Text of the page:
Why Does Airplane Coffee Taste So Bad?
No matter what kind of coffee drinker you are, I think we can all agree on the fact that airplane coffee generally falls into the category of “bad coffee.”
Why is the coffee served in the air so terrible, and what can you do about it?
Is it the coffee beans?
The first place we usually check for low-quality coffee is with the beans. But in this case, the beans themselves aren’t necessarily the problem. Sure, there was a time when airlines could get away with serving low-grade beans, but as the appreciation for coffee has grown, airlines have had to think about their coffee game.
Some airlines have started to advertise the specific coffee brands they serve, in the hopes it will let the customer know that they put some care into their coffee. Hailing from the Pacific Northwest, it’s no real surprise that Alaska Airlines serves Starbucks on board, and this year Delta joined that list as well. On United Airlines, you will be treated to Hawaiian Kona Blend, and on American Airlines, there will be Rainforest Alliance Certified coffee from Java City in your cup. Flying on JetBlue? You’ll get a cup of Dunkin’ Donuts, but much to Agent Dale Cooper’s dismay, no free donuts (which would be the only way that type of coffee would be acceptable).
Of course those American-based airlines have nothing on Air Asiana, where baristas on board make pour-over coffee; the Mile High Chemex Club, so to say.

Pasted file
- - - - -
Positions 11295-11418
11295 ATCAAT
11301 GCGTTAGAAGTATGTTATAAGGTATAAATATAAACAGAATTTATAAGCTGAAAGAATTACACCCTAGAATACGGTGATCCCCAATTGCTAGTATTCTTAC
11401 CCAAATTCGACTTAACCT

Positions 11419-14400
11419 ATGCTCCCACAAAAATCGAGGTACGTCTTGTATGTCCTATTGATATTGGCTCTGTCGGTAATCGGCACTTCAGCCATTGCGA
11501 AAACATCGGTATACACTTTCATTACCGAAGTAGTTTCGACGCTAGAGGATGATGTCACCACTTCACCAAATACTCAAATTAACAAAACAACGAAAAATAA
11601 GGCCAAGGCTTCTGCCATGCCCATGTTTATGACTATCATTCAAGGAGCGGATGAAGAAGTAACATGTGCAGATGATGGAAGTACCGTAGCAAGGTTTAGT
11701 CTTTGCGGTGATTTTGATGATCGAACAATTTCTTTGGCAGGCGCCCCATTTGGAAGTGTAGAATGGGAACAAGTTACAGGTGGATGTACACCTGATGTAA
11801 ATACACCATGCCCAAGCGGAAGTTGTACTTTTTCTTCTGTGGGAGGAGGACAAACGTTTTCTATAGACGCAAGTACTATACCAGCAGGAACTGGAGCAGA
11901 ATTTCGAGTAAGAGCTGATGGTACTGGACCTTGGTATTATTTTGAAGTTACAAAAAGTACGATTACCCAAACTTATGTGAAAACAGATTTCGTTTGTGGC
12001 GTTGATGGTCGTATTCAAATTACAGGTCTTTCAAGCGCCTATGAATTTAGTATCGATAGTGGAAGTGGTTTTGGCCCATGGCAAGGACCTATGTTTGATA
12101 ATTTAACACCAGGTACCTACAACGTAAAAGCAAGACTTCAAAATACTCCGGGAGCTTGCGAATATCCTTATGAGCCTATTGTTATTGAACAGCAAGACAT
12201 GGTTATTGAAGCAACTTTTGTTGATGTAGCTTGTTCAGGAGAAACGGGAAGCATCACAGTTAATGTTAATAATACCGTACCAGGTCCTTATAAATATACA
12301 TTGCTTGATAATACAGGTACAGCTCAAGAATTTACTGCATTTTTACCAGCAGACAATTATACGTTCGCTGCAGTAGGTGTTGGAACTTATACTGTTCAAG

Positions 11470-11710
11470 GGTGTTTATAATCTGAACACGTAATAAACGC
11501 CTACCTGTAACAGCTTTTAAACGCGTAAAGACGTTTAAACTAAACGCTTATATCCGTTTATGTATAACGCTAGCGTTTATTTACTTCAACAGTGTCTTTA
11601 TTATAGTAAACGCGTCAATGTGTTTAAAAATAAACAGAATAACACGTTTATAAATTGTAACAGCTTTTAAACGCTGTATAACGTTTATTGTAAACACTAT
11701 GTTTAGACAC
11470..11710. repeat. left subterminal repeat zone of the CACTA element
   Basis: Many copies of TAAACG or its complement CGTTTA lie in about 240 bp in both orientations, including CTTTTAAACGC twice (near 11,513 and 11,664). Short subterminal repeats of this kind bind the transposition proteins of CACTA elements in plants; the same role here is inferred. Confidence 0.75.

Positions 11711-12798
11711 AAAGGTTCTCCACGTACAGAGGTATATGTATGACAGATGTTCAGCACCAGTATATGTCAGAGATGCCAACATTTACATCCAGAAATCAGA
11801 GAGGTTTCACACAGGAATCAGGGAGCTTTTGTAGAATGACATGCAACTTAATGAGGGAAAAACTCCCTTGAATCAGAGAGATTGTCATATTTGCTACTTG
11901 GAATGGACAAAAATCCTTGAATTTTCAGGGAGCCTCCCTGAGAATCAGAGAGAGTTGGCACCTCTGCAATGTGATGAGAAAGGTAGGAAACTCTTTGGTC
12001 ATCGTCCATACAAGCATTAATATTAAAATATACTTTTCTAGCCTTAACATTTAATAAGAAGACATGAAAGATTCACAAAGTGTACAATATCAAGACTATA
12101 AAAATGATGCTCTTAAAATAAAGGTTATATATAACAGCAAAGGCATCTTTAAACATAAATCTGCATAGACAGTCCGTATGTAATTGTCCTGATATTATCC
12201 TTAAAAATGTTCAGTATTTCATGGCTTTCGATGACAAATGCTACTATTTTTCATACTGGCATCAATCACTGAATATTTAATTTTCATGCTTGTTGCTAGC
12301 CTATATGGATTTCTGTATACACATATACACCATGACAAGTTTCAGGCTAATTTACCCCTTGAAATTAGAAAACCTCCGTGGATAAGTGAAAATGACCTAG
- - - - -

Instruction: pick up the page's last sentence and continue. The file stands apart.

But still — who knows when those beans were ground, and how long they’ve been sitting around.
So, what is the problem? Start with the water.
A 2012 Environmental Protection Agency report testing water from commercial airlines in the United States found that 12% of them tested positive for coliform, indicating that the water could contain other harmful bacteria. That’s essentially one out of every 10 airplanes. That water quality even has flight attendants and pilots skipping the tea and coffee service.
What’s a coffee drinker to do?
Some people (myself included) have a No Airplane Coffee Ever policy, some going as far as equating airplane coffee to “a pot of hot water that a dead mouse has slowly been rotting in for days.” Since it’s not the 1990s anymore, that glorious time when you could still bring your own thermos on board, making your own batch beforehand and bringing it along isn’t an option.
For a while, the coffee-devoted crowd was brewing their own coffee on board, bringing beans and a grinder and simply ordering hot water. But that option is out now as well, since the FAA has banned brewing devices on board. In fact, because of a mid-flight Aeropress incident, a man was banned for life from US Airways.
That leaves you with either drinking a good cup of coffee before you leave home, or grabbing one at the airport, assuming that your departure airport has a good coffee selection. Of all places, you might be surprised to know that specialty roaster Cartel Coffee Lab has an outpost at the Sky Harbor airport in Phoenix.
Of course, if you’ve got a very long international flight (I’m talking trans-Atlantic, trans-Pacific style), you just might have enough time to make a cold brew: invest in a nut milk bag (basically a reusable bag with really fine mesh, which lets the water in to mix with your grounds) and bring a water bottle and coffee grounds. Just be sure to get your water in the airport, after you have passed security and before you board the plane, to get around the water issue. Or get a Hario cold brew water bottle. Your drink will be ready just about before you land, depending on the length of your flight.
Your best bet, though? Take a few chocolate-covered espresso beans with you for a caffeinated snack, and track down a good cafe or roaster in your arrival destination. It will be the excuse to discover a new place, and maybe even bring some locally roasted beans back with you when you head home.